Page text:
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A Hazard of New Fortunes — Volume 2 by Howells

Mandel looked discreetly at Mrs


"Well,

Basil, I didn't take the gimcrackery. That was your--"

The rustle of skirts on the stairs without arrested Mrs. March in the well-merited punishment which she never failed to inflict upon her husband when the question of the gimcrackery--they always called it that--came up. She rose at the entrance of a bright-looking, pretty-looking, mature, youngish lady, in black silk of a neutral implication, who put out her hand to her, and said, with a very cheery, very ladylike accent, "Mrs. March?" and then added to both of them, while she shook hands with March, and before they could get the name out of their months: "No, not Miss Dryfoos! Neither of them; nor Mrs. Dryfoos. Mrs. Mandel. The ladies will be down in a moment. Won't you throw off your sacque, Mrs. March? I'm afraid it's rather warm here, coming from the outside."

"I will throw it back, if you'll allow me," said Mrs. March, with a sort of provisionality, as if, pending some uncertainty as to Mrs. Mandel's quality and authority, she did not feel herself justified in going further.

But if she did not know about Mrs. Mandel, Mrs. Mandel seemed to know about her. "Oh, well, do!" she said, with a sort of recognition of the propriety of her caution. "I hope you are feeling a little at home in New York. We heard so much of your trouble in getting a flat, from Mr. Fulkerson."

"Well, a true Bostonian

doesn't give up quite so soon," said Mrs. March.

"But I will say New York doesn't seem so far away, now we're here."

"I'm sure you'll like it. Every one does." Mrs. Mandel added to March, "It's very sharp out, isn't it?"

"Rather sharp. But after our Boston winters I don't know but I ought to repudiate the word."

"Ah, wait till you have been here through March!" said Mrs. Mandel. She began with him, but skillfully transferred the close of her remark, and the little smile of menace that went with it, to his wife.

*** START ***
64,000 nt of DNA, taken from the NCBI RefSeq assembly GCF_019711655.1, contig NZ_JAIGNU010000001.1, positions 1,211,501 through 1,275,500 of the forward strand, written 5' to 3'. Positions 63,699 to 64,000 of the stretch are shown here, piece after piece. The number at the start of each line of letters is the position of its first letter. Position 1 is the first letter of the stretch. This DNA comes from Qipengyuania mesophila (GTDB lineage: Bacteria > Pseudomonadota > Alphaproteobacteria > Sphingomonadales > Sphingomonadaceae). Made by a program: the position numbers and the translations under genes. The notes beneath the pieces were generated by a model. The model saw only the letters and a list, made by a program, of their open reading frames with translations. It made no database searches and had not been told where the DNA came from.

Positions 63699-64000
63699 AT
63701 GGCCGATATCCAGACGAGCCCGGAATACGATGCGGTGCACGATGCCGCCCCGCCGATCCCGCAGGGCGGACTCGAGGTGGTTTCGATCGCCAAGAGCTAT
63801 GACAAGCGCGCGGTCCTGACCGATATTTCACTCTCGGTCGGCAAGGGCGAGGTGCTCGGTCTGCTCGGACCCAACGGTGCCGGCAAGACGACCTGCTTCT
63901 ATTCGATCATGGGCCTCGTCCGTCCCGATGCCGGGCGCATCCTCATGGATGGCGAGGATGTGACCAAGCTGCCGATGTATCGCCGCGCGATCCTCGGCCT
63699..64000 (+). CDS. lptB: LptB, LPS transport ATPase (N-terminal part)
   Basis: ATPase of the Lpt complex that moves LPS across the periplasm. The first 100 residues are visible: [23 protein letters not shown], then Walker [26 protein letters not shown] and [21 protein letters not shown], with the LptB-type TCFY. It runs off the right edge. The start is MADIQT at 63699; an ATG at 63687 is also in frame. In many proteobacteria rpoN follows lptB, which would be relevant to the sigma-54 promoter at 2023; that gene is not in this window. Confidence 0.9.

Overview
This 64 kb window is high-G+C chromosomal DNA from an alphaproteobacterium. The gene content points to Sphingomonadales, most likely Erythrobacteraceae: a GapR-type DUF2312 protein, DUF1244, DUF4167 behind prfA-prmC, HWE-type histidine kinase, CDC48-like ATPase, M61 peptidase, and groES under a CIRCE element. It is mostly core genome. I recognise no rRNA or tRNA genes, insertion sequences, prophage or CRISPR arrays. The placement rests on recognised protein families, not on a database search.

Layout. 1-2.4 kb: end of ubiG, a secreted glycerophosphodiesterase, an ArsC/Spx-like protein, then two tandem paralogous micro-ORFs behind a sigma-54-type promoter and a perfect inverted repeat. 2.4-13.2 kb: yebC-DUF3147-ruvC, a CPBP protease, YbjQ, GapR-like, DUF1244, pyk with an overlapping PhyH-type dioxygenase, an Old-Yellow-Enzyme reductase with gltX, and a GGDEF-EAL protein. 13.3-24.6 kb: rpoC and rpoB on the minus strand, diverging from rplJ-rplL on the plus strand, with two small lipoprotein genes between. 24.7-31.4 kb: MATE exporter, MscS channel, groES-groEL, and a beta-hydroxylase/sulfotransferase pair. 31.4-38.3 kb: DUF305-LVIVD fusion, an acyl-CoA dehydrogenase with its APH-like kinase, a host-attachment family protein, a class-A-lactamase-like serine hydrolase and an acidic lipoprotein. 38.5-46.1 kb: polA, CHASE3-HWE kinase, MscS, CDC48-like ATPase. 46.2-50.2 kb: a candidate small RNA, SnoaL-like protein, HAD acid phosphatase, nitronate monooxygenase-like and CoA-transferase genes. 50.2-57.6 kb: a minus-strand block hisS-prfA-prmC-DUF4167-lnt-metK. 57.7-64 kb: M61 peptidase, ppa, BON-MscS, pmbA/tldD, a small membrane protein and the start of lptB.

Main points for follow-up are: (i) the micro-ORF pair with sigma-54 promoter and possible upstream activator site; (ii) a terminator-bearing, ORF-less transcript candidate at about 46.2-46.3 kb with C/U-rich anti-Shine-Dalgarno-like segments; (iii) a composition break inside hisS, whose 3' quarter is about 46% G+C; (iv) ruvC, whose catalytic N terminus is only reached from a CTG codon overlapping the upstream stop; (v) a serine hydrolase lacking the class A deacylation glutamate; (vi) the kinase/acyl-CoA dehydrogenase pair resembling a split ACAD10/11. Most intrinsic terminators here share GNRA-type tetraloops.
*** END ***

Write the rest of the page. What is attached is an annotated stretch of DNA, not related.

"Yes," said Mrs. March, "or April, either: Talk about our east winds!"

"Oh, I'm sure they can't be worse than our winds," Mrs. Mandel returned, caressingly.

"If we escape New York pneumonia," March laughed, "it will only be to fall a prey to New York malaria as soon as the frost is out of the ground."

"Oh, but you know," said Mrs. Mandel, "I think our malaria has really been slandered a little. It's more a matter of drainage--of plumbing. I don't believe it would be possible for malaria to get into this house, we've had it gone over so thoroughly."

Mrs. March said, while she tried to divine Mrs. Mandel's position from this statement, "It's certainly the first duty."

"If Mrs. March could have had her way, we should have had the drainage of our whole ward put in order," said her husband, "before we ventured to take a furnished apartment for the winter."

Mrs. Mandel looked discreetly at Mrs. March for permission to laugh at this, but at the same moment both ladies became preoccupied with a second rustling on the stairs.


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